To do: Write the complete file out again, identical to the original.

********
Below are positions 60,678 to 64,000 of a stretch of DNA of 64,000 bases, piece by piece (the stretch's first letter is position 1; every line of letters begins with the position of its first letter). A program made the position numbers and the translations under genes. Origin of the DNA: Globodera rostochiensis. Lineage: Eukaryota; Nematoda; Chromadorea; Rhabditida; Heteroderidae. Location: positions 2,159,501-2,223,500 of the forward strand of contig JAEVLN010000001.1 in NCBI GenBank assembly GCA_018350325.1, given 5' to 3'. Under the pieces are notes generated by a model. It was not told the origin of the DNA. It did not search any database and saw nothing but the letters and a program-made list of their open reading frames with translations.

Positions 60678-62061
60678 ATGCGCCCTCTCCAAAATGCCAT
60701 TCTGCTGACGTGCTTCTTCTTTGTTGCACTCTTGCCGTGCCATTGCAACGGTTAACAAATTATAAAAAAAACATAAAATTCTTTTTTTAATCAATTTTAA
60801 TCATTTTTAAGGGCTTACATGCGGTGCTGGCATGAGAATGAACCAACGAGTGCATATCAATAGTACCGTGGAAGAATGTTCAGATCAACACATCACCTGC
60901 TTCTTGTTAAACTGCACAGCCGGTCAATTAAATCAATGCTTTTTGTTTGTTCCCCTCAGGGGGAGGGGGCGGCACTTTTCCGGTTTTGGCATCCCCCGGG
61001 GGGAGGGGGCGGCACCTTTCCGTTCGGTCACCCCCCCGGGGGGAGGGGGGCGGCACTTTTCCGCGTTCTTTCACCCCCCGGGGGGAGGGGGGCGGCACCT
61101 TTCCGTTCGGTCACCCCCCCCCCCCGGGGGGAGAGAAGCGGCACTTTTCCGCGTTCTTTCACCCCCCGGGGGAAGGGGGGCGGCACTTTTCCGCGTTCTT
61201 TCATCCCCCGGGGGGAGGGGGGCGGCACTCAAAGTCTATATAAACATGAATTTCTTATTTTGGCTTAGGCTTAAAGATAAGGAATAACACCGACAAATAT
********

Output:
Below are positions 60,678 to 64,000 of a stretch of DNA of 64,000 bases, piece by piece (the stretch's first letter is position 1; every line of letters begins with the position of its first letter). A program made the position numbers and the translations under genes. Origin of the DNA: Globodera rostochiensis. Lineage: Eukaryota; Nematoda; Chromadorea; Rhabditida; Heteroderidae. Location: positions 2,159,501-2,223,500 of the forward strand of contig JAEVLN010000001.1 in NCBI GenBank assembly GCA_018350325.1, given 5' to 3'. Under the pieces are notes generated by a model. It was not told the origin of the DNA. It did not search any database and saw nothing but the letters and a program-made list of their open reading frames with translations.

Positions 60678-62061
60678 ATGCGCCCTCTCCAAAATGCCAT
60701 TCTGCTGACGTGCTTCTTCTTTGTTGCACTCTTGCCGTGCCATTGCAACGGTTAACAAATTATAAAAAAAACATAAAATTCTTTTTTTAATCAATTTTAA
60801 TCATTTTTAAGGGCTTACATGCGGTGCTGGCATGAGAATGAACCAACGAGTGCATATCAATAGTACCGTGGAAGAATGTTCAGATCAACACATCACCTGC
60901 TTCTTGTTAAACTGCACAGCCGGTCAATTAAATCAATGCTTTTTGTTTGTTCCCCTCAGGGGGAGGGGGCGGCACTTTTCCGGTTTTGGCATCCCCCGGG
61001 GGGAGGGGGCGGCACCTTTCCGTTCGGTCACCCCCCCGGGGGGAGGGGGGCGGCACTTTTCCGCGTTCTTTCACCCCCCGGGGGGAGGGGGGCGGCACCT
61101 TTCCGTTCGGTCACCCCCCCCCCCCGGGGGGAGAGAAGCGGCACTTTTCCGCGTTCTTTCACCCCCCGGGGGAAGGGGGGCGGCACTTTTCCGCGTTCTT
61201 TCATCCCCCGGGGGGAGGGGGGCGGCACTCAAAGTCTATATAAACATGAATTTCTTATTTTGGCTTAGGCTTAAAGATAAGGAATAACACCGACAAATAT